With patients and potential patients across the country being advised to avoid hospitals and to cancel or delay elective procedures, telemedicine and other remote digital health services are being touted as alternative options. Unfortunately, some specialties are better suited than others for such an approach. And, as a result, some patients may be missing important diagnostic procedures or treatments.
Like other specialties, neurology has been forced to deal with these difficult and unusual circumstances. Across the country, EMUs and EEG departments are reducing services or suspending them altogether. In its list of resources for managing requests for neurodiagnostic testing, the American Clinical Neurophysiology Society (ACNS) stated, “In keeping with national directives to limit elective admissions to optimize bed availability for potential COVID-19 patients, many institutions cancelled elective EMU admissions.”
The coronavirus crisis comes at a time when EEG services were already operating under strain. The ACNS also noted, “Many hospitals are experiencing staffing difficulties due to illness, lack of childcare and self-quarantine directives. In addition, many neurodiagnostic technologist (NDT) staff experience considerable anxiety about frequent and prolonged exposures to potentially infectious patients, and the impact that their illness could have on themselves and their family. Furthermore, most institutions have been operating with minimal NDT staffing even prior to COVID 19 due to a national technologist shortage.”
In the near past, this current, taxing environment would effectively eliminate most EEG services. However, modern advances in ambulatory EEG are affording neurological providers alternative options. Ambulatory EEG has already been gaining momentum as studies continue to recognize its advantages to common inpatient procedures. Such advantages include lower cost of service when compared to a hospital EMU and higher likelihood of capturing epileptic events in a natural home environment. Combine that with the timely circumstances of unavailable hospital facilities and CDC guidelines against inpatient procedures, and ambulatory EEG stands as the optimal option.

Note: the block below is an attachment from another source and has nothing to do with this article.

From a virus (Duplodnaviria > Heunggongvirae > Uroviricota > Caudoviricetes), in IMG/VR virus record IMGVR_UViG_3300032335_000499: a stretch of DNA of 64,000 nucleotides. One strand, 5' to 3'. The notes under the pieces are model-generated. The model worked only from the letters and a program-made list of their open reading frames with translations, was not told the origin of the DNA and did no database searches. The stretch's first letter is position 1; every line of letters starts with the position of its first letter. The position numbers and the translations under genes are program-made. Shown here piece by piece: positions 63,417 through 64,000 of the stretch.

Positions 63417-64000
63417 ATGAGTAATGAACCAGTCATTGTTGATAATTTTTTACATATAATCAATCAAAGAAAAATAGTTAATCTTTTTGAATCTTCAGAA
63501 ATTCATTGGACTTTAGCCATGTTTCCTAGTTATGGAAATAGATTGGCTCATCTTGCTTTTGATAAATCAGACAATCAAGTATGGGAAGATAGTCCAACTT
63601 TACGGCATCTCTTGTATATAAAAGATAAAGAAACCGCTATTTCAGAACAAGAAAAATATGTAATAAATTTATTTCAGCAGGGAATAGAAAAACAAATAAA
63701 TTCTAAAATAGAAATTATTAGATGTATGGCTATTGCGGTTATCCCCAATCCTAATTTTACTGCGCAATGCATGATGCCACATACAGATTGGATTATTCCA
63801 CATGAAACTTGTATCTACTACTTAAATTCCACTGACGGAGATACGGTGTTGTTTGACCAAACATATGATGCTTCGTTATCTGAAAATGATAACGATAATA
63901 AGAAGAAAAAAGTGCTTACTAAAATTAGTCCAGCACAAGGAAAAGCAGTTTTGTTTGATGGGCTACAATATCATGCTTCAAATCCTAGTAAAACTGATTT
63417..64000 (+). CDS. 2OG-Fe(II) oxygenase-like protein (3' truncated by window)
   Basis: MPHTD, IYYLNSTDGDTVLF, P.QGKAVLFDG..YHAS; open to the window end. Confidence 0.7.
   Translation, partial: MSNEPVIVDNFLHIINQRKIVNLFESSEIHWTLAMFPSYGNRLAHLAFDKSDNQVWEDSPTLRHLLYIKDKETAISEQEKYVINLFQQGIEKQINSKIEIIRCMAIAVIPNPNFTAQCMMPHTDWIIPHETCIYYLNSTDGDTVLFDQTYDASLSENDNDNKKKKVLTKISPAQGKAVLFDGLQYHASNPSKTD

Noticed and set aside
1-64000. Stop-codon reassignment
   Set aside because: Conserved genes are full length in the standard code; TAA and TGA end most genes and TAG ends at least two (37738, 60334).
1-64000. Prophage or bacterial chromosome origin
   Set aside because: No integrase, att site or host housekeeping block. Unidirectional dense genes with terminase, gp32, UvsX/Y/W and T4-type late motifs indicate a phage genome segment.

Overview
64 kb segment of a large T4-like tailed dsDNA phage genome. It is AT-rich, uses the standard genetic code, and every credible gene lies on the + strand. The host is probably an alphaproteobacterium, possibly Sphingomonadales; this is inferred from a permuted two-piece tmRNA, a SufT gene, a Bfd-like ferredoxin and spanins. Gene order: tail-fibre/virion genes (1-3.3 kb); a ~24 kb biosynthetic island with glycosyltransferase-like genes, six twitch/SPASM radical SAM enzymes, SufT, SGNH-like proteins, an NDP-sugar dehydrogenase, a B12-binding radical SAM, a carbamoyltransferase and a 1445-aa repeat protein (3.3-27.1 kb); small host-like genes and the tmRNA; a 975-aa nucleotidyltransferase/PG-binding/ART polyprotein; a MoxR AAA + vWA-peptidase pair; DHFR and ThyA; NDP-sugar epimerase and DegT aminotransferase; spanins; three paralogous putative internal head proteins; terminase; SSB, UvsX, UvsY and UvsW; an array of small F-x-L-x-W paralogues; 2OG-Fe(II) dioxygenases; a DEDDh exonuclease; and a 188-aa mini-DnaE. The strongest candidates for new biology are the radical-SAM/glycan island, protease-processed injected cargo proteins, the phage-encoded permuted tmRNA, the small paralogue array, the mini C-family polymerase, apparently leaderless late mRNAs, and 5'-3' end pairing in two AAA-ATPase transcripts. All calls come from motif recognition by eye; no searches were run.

In fact, the ACNS, in its aforementioned recommendations, suggests that aEEG can provide successful alternative in both outpatient or “routine” EEG and for elective EEG monitoring. In both circumstances, the ACNS points out that information from aEEG procedures can potentially avoid ED visits.
Consider that as critical care patient admissions increase, a significant number will involve altered mental status, with some experiencing non-convulsive seizures requiring cEEG monitoring to detect and manage. Furthermore, some “elective” procedures aren’t necessarily all that elective. Critical patient assessments that shouldn’t be postponed could instead consider evaluations using an extended, home-based video-EEG study with remote monitoring.
Ambulatory EEG with remote monitoring now provides neurologists with options once only available in hospital settings, and advanced providers of outsourced aEEG can fully provide:
New challenges to our operational environments call for new solutions. High-quality aEEG with remote monitoring is one of those solutions. Outpatient EEG and EMU testing can both be shifted to home-based, monitored video-EEG with the right partner and provider behind you.
Click here to find out how CortiCare can help provide the needed EEG services to your patients.